Author: Edward Ball
Publisher: Simon and Schuster
ISBN: 1416554254
Format: PDF, ePub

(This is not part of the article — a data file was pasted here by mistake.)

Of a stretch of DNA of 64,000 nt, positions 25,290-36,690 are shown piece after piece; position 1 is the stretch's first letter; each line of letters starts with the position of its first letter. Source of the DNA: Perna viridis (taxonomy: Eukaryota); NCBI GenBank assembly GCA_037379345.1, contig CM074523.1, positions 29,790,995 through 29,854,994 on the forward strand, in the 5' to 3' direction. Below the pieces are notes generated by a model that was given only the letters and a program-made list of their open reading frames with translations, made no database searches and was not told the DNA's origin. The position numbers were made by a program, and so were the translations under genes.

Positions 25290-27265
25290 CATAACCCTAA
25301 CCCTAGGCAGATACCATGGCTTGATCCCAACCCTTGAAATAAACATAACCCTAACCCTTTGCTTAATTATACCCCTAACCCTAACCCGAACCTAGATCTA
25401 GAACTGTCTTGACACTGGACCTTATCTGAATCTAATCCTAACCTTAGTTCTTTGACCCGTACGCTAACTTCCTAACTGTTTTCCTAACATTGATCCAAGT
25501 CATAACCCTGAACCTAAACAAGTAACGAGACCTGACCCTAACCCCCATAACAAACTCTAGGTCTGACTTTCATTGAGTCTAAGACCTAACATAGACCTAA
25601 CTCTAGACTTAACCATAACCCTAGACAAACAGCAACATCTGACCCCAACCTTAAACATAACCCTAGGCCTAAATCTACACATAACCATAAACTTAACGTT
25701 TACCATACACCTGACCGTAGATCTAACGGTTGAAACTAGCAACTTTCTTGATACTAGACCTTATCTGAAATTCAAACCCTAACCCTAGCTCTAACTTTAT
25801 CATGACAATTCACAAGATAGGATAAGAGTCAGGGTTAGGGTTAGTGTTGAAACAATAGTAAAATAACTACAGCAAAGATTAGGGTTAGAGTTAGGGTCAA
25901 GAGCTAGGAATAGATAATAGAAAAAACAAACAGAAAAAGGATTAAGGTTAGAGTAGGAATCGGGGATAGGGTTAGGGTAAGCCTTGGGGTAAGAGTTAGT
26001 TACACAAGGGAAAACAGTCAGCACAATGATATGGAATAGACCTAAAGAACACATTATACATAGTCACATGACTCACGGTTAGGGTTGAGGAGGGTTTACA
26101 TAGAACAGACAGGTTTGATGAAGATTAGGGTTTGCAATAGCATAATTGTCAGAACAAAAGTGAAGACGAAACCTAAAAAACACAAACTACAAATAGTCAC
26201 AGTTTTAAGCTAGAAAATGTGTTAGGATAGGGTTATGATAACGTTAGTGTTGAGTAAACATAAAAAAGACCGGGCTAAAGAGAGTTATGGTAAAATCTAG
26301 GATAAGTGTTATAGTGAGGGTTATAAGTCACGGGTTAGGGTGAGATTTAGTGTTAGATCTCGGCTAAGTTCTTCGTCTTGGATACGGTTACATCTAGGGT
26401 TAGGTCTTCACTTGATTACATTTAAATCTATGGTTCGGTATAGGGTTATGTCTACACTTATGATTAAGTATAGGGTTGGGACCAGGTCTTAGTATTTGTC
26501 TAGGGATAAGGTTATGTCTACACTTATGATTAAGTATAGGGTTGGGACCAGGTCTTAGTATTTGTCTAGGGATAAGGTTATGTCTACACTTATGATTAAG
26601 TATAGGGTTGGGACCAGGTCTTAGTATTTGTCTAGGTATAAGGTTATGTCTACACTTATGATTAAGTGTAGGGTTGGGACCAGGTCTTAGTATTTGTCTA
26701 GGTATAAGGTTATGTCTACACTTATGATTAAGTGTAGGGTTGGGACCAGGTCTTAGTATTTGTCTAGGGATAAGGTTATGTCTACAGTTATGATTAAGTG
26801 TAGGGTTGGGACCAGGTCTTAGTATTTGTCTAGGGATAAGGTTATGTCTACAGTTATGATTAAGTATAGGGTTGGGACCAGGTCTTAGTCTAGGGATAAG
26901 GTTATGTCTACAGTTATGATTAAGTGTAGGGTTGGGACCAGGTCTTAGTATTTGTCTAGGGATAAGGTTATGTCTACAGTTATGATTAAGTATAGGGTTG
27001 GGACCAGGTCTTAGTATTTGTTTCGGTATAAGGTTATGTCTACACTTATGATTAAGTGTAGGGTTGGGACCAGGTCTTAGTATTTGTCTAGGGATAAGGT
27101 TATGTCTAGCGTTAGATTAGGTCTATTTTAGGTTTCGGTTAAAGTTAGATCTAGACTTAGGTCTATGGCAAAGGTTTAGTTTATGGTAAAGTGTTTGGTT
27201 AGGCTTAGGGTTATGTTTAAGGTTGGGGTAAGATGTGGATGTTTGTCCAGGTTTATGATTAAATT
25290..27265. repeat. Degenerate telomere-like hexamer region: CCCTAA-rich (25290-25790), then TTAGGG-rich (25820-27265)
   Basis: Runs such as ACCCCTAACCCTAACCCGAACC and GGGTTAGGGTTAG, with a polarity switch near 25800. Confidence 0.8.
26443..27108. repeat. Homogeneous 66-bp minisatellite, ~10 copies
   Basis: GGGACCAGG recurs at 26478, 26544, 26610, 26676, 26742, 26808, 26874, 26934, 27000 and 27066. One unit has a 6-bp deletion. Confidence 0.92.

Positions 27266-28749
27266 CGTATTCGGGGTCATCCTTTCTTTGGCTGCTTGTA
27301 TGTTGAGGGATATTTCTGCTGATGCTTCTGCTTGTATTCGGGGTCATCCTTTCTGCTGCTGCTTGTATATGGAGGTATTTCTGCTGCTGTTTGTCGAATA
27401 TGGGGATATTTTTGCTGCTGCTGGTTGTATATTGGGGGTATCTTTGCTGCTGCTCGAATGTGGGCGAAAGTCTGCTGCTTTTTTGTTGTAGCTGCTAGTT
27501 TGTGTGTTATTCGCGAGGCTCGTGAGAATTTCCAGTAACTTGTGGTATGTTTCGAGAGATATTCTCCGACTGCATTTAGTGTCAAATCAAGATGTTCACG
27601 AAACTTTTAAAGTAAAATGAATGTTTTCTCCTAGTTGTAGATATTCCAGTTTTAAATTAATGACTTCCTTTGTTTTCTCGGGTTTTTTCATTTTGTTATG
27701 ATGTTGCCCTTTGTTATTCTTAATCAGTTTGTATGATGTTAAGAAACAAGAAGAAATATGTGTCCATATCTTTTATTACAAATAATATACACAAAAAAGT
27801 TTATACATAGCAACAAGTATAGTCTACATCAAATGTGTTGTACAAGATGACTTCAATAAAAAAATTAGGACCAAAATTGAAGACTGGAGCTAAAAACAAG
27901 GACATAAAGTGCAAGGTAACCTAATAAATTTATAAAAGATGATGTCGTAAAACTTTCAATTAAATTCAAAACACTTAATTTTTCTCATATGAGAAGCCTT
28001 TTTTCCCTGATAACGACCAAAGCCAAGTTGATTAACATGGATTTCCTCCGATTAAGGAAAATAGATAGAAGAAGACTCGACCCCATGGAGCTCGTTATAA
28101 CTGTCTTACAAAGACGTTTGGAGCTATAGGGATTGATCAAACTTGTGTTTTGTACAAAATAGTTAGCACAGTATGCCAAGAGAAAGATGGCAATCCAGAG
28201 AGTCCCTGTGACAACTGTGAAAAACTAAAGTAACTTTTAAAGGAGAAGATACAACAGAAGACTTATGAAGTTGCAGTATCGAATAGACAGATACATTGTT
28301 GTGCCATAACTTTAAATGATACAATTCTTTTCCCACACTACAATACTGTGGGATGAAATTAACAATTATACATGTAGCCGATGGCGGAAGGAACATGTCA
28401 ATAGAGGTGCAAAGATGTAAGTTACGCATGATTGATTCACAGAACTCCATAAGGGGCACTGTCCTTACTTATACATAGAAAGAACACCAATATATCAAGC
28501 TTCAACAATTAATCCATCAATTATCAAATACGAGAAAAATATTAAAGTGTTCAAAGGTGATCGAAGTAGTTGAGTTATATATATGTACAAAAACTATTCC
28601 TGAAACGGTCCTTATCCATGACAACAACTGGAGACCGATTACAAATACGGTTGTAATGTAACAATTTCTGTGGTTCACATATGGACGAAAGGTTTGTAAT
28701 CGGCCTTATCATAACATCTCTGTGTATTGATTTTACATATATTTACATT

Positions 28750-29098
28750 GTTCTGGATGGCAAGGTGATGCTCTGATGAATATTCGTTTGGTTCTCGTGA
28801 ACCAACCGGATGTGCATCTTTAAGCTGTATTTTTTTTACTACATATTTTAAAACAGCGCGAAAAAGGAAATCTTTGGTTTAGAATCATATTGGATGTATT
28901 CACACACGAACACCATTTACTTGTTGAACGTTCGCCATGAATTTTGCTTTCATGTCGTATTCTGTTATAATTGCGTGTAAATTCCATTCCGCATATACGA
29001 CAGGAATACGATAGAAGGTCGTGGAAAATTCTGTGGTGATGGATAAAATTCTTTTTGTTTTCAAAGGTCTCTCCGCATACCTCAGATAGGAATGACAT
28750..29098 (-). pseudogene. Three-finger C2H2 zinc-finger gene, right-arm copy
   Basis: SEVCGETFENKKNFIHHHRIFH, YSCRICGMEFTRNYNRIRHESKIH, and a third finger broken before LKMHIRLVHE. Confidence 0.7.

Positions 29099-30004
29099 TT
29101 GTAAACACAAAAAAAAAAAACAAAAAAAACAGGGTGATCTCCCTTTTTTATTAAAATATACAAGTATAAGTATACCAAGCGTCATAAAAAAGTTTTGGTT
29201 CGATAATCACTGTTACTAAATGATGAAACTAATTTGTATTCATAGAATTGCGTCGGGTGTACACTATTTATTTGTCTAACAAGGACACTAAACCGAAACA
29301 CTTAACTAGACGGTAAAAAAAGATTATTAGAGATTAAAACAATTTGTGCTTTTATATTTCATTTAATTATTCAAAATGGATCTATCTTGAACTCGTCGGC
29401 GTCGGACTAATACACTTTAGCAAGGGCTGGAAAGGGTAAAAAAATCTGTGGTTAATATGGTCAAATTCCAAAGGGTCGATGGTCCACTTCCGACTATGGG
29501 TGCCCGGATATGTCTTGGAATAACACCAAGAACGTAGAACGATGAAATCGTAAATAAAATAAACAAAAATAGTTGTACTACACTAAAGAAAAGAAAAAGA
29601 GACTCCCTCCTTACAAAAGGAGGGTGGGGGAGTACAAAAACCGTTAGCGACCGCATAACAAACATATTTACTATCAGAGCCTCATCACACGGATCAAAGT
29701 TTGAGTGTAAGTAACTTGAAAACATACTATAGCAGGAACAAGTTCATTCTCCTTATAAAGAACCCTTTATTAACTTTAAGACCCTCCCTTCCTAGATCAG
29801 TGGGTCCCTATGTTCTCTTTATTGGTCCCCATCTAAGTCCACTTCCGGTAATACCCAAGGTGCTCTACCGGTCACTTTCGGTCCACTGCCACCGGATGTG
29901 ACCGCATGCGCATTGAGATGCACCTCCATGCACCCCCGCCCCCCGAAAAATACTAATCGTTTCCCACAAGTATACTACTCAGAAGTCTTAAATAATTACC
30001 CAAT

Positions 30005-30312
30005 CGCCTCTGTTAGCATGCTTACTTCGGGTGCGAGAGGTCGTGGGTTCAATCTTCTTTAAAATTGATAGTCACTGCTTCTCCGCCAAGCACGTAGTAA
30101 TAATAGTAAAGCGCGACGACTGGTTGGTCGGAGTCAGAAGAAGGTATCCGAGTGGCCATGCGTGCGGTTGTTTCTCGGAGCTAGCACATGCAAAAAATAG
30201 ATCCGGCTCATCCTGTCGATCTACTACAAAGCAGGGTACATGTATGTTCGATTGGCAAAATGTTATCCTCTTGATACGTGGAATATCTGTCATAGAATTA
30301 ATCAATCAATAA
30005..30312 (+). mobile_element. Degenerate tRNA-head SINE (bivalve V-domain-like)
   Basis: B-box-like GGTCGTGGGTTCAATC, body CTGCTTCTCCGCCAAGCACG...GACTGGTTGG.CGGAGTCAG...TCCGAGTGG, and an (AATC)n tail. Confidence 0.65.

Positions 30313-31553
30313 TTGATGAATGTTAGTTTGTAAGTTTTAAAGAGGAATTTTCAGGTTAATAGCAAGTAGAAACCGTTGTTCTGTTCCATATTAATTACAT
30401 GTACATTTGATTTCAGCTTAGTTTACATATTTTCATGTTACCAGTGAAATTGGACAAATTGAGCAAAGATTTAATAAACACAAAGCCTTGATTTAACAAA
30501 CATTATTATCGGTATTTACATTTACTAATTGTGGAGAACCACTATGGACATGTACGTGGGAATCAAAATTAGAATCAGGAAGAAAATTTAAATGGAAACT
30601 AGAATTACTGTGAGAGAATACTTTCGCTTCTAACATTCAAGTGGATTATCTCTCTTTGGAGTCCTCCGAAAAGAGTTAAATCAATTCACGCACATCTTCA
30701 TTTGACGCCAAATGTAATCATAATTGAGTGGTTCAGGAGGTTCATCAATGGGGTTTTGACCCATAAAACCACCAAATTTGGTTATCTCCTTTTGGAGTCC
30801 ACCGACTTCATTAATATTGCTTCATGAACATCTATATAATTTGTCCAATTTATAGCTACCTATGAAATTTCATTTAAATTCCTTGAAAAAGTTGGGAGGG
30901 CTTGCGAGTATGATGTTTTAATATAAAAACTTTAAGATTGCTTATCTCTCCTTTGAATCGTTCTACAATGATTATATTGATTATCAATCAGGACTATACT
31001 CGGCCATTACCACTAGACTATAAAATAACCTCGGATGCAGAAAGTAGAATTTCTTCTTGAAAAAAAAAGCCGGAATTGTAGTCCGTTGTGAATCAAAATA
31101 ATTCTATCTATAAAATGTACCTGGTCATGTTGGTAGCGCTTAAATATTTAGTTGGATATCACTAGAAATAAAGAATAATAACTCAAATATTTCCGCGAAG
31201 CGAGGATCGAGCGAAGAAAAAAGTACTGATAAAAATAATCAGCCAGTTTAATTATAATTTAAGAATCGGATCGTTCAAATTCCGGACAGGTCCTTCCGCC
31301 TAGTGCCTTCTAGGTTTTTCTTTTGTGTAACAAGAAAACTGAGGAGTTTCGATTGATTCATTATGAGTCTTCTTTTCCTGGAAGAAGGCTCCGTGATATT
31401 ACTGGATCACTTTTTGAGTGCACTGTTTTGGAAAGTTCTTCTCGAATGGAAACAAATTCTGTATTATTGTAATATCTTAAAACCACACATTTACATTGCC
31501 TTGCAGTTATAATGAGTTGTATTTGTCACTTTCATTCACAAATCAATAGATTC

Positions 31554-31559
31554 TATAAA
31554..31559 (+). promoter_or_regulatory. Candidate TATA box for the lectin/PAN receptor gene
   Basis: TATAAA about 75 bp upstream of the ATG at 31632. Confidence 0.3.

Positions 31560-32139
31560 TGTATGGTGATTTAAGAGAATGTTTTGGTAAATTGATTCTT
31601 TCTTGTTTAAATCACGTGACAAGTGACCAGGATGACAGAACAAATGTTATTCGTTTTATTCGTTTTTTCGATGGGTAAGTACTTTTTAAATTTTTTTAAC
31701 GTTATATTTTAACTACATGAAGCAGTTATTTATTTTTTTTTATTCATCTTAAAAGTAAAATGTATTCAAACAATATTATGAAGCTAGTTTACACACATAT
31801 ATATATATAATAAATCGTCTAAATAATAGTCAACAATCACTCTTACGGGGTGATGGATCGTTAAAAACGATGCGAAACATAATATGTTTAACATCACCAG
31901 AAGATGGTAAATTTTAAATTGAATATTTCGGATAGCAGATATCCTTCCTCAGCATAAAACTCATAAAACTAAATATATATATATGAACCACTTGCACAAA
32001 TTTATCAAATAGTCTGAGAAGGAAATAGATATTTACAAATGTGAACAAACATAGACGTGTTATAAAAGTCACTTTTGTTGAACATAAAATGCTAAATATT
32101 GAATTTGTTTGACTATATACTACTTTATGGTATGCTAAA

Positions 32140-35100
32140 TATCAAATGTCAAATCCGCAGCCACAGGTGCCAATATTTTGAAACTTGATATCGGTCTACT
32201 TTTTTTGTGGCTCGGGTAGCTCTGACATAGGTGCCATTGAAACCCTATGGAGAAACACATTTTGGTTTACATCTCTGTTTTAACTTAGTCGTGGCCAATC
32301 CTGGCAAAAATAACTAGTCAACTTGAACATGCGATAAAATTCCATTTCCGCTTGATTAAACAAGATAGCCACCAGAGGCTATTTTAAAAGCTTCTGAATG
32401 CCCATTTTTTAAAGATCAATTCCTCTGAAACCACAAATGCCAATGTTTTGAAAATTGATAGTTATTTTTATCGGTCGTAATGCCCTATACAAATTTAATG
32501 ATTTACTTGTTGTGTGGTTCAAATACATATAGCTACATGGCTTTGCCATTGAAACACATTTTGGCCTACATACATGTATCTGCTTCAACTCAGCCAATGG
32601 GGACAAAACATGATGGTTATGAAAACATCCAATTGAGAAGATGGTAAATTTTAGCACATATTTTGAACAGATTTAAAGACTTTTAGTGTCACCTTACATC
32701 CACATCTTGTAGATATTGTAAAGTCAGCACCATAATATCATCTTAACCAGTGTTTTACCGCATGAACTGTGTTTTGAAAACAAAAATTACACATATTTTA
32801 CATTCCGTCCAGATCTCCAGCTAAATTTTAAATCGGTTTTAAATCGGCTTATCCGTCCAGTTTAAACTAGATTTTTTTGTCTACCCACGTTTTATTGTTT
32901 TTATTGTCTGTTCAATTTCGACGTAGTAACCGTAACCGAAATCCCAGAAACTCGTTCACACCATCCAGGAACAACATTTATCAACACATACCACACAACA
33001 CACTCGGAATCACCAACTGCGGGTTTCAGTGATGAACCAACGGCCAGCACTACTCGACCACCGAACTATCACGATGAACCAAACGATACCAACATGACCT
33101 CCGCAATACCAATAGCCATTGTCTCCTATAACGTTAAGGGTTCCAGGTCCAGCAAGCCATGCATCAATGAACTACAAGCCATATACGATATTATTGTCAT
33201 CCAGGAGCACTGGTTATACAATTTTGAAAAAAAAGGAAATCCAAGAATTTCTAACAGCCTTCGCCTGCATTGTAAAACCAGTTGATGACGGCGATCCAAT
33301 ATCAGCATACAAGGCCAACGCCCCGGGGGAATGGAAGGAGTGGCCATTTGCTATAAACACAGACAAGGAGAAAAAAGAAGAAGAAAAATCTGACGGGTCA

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The Genetic Strand is the story of a writer's investigation, using DNA science, into the tale of his family's origins. National Book Award winner Edward Ball has turned his probing gaze on the microcosm of the human genome, and not just any human genome -- that of his slave-holding ancestors. What is the legacy of such a family history, and can DNA say something about it? In 2000, after a decade in New York City, Ball bought a house in Charleston, South Carolina, home to his father's family for generations, and furnished it with heirloom pieces from his relatives. In one old desk he was startled to discover a secret drawer, sealed perhaps since the Civil War, in which someone had hidden a trove of family hair, with each lock of hair labeled and dated. The strange find propelled him to investigate: what might DNA science reveal about the people -- Ball's family members, long dead -- to whom the hair had belonged? Did the hair come from white relatives, as family tradition insisted? How can genetic tests explain personal identity? Part crime-scene investigation, part genealogical romp, The Genetic Strand is a personal odyssey into DNA and family history. The story takes the reader into forensics labs where technicians screen remains, using genetics breakthroughs like DNA fingerprinting, and into rooms where fathers nervously await paternity test results. It also summons the writer¹s entertaining and idiosyncratic family, such as Ball¹s antebellum predecessor, Aunt Betsy, who published nutty books on good Southern society; Kate Fuller, the enigmatic ancestor who may have introduced African genes into the Ball family pool; and the author¹s first cousin Catherine, very much alive, who donates a cheek swab from a mouth more attuned to sweet iced tea than DNA sampling. Writing gracefully but pacing his story like an old-fashioned whodunit, Edward Ball tracks genes shared across generations, adding suspense and personal meaning to what the scientists and Nobel laureates tell us. A beguiling DNA tale, The Genetic Strand reaches toward a new form of writing the genetic memoir.